|Merkel Cell Polyomavirus Small T Antigen Induces Cancer and Embryonic Merkel Cell Proliferation in a Transgenic Mouse Model.|
Shuda, M; Guastafierro, A; Geng, X; Shuda, Y; Ostrowski, SM; Lukianov, S; Jenkins, FJ; Honda, K; Maricich, SM; Moore, PS; Chang, Y
Merkel cell polyomavirus (MCV) causes the majority of human Merkel cell carcinomas (MCC) and encodes a small T (sT) antigen that transforms immortalized rodent fibroblasts in vitro. To develop a mouse model for MCV sT-induced carcinogenesis, we generated transgenic mice with a flox-stop-flox MCV sT sequence homologously recombined at the ROSA locus (ROSAsT), allowing Cre-mediated, conditional MCV sT expression. Standard tamoxifen (TMX) administration to adult UbcCreERT2; ROSAsT mice, in which Cre is ubiquitously expressed, resulted in MCV sT expression in multiple organs that was uniformly lethal within 5 days. Conversely, most adult UbcCreERT2; ROSAsT mice survived low-dose tamoxifen administration but developed ear lobe dermal hyperkeratosis and hypergranulosis. Simultaneous MCV sT expression and conditional homozygous p53 deletion generated multi-focal, poorly-differentiated, highly anaplastic tumors in the spleens and livers of mice after 60 days of TMX treatment. Mouse embryonic fibroblasts from these mice induced to express MCV sT exhibited anchorage-independent cell growth. To examine Merkel cell pathology, MCV sT expression was also induced during mid-embryogenesis in Merkel cells of Atoh1CreERT2/+; ROSAsT mice, which lead to significantly increased Merkel cell numbers in touch domes at late embryonic ages that normalized postnatally. Tamoxifen administration to adult Atoh1CreERT2/+; ROSAsT and Atoh1CreERT2/+; ROSAsT; p53flox/flox mice had no effects on Merkel cell numbers and did not induce tumor formation. Taken together, these results show that MCV sT stimulates progenitor Merkel cell proliferation in embryonic mice and is a bona fide viral oncoprotein that induces full cancer cell transformation in the p53-null setting.
|Impaired autophagy contributes to adverse cardiac remodeling in acute myocardial infarction.|
Wu, X; He, L; Chen, F; He, X; Cai, Y; Zhang, G; Yi, Q; He, M; Luo, J
Autophagy is activated in ischemic heart diseases, but its dynamics and functional roles remain unclear and controversial. In this study, we investigated the dynamics and role of autophagy and the mechanism(s), if any, during postinfarction cardiac remodeling.Acute myocardial infarction (AMI) was induced by ligating left anterior descending (LAD) coronary artery. Autophagy was found to be induced sharply 12-24 hours after surgery by testing LC3 modification and Electron microscopy. P62 degradation in the infarct border zone was increased from day 0.5 to day 3, and however, decreased from day 5 until day 21 after LAD ligation. These results indicated that autophagy was induced in the acute phase of AMI, and however, impaired in the latter phase of AMI. To investigate the significance of the impaired autophagy in the latter phase of AMI, we treated the mice with Rapamycin (an autophagy enhancer, 2.0 mg/kg/day) or 3-methyladenine (3MA, an autophagy inhibitor, 15 mg/kg/day) one day after LAD ligation until the end of experiment. The results showed that Rapamycin attenuated, while 3MA exacerbated, postinfarction cardiac remodeling and dysfunction respectively. In addition, Rapamycin protected the H9C2 cells against oxygen glucose deprivation in vitro. Specifically, we found that Rapamycin attenuated NFκB activation after LAD ligation. And the inflammatory response in the acute stage of AMI was significantly restrained with Rapamycin treatment. In vitro, inhibition of NFκB restored autophagy in a negative reflex.Sustained myocardial ischemia impairs cardiomyocyte autophagy, which is an essential mechanism that protects against adverse cardiac remodeling. Augmenting autophagy could be a therapeutic strategy for acute myocardial infarction.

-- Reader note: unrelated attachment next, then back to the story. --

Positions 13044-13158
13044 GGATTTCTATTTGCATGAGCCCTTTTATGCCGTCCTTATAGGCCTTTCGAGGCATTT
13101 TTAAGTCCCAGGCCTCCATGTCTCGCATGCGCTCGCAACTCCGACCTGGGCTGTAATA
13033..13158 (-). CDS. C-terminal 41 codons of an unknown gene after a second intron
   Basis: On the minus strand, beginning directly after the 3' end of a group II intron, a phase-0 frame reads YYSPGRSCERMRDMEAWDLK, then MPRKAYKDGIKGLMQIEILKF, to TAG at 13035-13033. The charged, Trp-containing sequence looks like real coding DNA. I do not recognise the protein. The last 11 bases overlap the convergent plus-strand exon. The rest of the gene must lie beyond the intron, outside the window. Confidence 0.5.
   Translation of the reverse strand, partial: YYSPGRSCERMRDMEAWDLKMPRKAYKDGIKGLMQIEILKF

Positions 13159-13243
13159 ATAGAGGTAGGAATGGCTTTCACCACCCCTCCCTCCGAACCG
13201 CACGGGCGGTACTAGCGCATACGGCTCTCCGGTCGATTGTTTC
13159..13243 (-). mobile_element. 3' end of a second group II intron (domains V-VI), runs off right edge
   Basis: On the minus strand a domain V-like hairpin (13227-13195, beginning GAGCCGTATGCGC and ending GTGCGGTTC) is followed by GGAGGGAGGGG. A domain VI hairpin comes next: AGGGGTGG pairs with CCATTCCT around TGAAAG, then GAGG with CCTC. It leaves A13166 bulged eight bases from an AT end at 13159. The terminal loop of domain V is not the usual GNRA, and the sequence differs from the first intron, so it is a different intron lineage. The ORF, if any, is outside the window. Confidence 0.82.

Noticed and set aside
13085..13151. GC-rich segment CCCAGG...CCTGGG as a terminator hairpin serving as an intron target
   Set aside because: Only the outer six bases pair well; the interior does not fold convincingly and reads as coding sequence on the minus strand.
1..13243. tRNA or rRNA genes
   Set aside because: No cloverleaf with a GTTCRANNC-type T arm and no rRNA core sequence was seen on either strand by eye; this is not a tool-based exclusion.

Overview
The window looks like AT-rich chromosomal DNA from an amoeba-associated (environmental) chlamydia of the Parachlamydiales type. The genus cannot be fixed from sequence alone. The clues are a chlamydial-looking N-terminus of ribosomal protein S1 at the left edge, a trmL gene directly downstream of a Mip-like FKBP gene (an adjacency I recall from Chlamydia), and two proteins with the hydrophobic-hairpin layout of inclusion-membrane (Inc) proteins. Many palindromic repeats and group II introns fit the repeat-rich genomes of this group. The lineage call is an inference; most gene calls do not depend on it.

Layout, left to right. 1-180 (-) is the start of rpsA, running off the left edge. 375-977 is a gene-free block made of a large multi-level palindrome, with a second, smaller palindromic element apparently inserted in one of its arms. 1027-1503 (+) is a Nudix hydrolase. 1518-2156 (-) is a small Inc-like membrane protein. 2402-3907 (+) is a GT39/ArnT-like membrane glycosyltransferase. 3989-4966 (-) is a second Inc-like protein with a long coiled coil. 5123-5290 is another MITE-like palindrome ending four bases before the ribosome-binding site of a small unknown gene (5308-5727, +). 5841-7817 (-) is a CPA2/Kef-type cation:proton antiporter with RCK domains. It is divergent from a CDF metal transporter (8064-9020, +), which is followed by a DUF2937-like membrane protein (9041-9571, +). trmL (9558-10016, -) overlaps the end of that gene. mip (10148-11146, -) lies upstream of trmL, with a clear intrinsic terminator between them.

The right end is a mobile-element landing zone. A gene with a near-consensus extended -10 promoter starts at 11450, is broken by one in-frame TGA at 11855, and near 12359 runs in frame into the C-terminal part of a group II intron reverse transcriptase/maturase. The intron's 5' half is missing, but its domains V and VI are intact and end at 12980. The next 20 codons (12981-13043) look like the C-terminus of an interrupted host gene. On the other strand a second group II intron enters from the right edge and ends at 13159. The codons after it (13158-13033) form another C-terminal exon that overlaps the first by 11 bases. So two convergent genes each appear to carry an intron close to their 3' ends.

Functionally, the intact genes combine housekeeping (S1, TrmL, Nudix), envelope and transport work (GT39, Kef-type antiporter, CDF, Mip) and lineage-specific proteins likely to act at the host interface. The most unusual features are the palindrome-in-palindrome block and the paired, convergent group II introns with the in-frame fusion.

|Oxidative stress, inflammation, and autophagic stress as the key mechanisms of premature age-related hearing loss in SAMP8 mouse Cochlea.|
Menardo, Julien, et al.
Antioxid. Redox Signal., 16: 263-74 (2012)
AIMS: In our aging society, age-related hearing loss (ARHL) or presbycusis is increasingly important. Here, we study the mechanism of ARHL using the senescence-accelerated mouse prone 8 (SAMP8) which is a useful model to probe the effects of aging on biological processes. RESULTS: We found that the SAMP8 strain displays premature hearing loss and cochlear degeneration recapitulating the processes observed in human presbycusis (i.e., strial, sensory, and neural degeneration). The molecular mechanisms associated with premature ARHL in SAMP8 mice involve oxidative stress, altered levels of antioxidant enzymes, and decreased activity of Complexes I, II, and IV, which in turn lead to chronic inflammation and triggering of apoptotic cell death pathways. In addition, spiral ganglion neurons (SGNs) also undergo autophagic stress and accumulated lipofuscin. INNOVATION AND CONCLUSION: Our results provide evidence that targeting oxidative stress, chronic inflammation, or apoptotic pathways may have therapeutic potential. Modulation of autophagy may be another strategy. The fact that autophagic stress and protein aggregation occurred specifically in SGNs also offers promising perspectives for the prevention of neural presbycusis.